Synsepalum Dolcificum, Miracle Fruit, Magic Berry, Flavor Berry — all these names refer to the same olive-sized fruit, indigenous to West Africa. This tiny fruit contains a unique chemical substance, known as Miraculin, which interacts with the taste buds on our tongue, and temporarily deactivates our sour and bitter tastebuds! In other words, after chewing this fruit, one could drink beer and experience a taste that resembles ice coffee much more than it resembles… well, beer.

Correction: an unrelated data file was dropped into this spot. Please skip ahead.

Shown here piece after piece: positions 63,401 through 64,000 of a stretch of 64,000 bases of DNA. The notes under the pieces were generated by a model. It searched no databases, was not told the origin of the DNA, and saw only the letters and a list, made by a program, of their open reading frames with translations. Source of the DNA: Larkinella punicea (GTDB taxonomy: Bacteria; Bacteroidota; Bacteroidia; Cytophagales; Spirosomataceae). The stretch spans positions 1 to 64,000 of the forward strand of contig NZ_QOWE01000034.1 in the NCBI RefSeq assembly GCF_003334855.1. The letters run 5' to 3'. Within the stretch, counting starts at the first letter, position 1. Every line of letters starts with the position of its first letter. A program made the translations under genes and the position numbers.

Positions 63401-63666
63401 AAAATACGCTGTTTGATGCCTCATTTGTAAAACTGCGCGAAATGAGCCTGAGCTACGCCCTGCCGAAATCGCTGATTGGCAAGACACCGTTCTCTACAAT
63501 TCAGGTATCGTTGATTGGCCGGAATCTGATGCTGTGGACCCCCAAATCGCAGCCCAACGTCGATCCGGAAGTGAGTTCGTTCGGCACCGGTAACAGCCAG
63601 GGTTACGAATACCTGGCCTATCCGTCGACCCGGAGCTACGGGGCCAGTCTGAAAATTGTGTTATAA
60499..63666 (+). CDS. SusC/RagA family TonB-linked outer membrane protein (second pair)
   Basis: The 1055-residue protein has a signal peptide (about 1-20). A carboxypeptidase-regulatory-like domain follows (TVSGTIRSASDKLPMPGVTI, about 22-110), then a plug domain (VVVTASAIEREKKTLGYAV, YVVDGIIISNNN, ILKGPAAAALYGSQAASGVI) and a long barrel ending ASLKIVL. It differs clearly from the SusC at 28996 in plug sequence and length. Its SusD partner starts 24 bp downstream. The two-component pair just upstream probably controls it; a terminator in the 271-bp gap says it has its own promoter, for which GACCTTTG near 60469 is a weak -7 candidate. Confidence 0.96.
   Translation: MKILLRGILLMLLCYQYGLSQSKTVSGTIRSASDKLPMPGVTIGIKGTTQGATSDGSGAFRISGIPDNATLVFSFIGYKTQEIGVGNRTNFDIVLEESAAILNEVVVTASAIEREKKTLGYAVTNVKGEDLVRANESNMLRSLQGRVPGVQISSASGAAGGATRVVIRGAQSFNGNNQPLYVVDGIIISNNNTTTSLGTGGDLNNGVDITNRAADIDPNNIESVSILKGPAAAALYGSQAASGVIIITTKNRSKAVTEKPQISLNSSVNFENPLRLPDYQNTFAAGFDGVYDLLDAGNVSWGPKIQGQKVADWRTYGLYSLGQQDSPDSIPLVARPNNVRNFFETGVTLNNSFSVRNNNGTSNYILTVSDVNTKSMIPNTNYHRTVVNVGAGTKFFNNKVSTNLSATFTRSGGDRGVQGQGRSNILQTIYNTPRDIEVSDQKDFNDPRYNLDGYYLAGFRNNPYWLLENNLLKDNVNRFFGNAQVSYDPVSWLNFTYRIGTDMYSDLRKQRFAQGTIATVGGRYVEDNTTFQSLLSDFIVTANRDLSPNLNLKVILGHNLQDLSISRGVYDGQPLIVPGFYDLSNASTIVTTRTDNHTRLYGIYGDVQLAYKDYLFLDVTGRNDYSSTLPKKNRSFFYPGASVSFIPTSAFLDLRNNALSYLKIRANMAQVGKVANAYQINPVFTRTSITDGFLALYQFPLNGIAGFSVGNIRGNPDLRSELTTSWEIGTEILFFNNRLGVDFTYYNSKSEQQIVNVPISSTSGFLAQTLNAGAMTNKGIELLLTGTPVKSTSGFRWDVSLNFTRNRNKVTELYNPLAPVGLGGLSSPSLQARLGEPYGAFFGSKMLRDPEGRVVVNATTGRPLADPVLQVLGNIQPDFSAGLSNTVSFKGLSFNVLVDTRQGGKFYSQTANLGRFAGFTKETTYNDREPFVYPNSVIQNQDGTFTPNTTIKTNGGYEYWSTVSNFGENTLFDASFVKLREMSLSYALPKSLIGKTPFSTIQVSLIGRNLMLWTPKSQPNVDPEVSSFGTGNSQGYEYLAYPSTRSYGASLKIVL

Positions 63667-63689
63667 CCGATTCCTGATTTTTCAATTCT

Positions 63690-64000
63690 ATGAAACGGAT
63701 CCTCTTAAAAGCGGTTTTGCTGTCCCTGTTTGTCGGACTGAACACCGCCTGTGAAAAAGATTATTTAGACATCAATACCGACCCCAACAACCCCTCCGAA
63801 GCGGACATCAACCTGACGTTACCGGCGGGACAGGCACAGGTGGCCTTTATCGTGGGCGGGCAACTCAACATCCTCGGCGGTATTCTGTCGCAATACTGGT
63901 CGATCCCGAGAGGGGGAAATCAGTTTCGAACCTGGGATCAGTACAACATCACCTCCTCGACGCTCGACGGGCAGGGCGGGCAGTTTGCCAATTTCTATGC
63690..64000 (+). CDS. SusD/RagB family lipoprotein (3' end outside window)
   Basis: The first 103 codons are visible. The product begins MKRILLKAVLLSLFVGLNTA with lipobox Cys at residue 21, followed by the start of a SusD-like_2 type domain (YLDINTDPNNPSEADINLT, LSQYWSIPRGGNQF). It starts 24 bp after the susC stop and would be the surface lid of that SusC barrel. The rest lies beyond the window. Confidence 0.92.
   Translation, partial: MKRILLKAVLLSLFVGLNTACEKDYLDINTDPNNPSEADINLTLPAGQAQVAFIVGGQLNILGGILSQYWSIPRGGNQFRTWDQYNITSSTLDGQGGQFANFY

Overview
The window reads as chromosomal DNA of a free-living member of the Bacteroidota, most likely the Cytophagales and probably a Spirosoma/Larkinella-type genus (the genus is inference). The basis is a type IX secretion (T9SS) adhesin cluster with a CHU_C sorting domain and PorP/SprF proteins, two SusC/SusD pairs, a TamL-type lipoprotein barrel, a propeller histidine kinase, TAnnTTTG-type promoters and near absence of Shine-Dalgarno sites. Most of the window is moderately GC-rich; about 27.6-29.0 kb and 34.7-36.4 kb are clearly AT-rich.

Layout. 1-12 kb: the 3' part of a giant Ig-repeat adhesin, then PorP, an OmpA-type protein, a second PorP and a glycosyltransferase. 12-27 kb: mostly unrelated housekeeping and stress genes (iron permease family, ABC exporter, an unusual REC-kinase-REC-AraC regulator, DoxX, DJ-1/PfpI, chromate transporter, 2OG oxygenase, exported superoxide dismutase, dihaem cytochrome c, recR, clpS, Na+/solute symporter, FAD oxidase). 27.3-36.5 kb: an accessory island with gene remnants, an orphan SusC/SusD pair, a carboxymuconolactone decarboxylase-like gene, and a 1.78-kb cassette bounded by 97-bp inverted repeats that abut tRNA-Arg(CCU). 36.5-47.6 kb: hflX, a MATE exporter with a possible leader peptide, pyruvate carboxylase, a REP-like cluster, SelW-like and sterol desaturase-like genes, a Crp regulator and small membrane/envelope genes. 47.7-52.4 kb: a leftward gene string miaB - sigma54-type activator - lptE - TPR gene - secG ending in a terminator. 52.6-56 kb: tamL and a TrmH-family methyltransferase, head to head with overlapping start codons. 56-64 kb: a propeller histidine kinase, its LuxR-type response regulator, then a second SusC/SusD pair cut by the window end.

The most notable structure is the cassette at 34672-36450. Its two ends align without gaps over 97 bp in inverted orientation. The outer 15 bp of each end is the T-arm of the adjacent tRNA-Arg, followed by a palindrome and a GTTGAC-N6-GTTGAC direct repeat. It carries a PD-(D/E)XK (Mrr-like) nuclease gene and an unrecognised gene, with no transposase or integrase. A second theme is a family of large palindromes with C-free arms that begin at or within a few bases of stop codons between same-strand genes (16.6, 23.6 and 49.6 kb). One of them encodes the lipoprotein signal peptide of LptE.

It was already known in the 70’s, but rumors have it that the FDA refused to approve it back then due to the Sugar Industry exerting considerable pressure to prevent the fruit from entering the market and damaging their profits.
Nevertheless, the fruit has gained growing popularity in Europe recently, and is used by some to avoid the harsh taste of many kinds of medicines.
In San Fransisco and New York some folks even arrange “flavor tripping” parties, in which the participants lick magic berries and go around tasting all kinds of everyday food in order to attain a mind-boggling experience.
When science finally succeeds at mass-producing Miraculin, it should radically change our culinary lifestyle.
Picture by The Banana Tree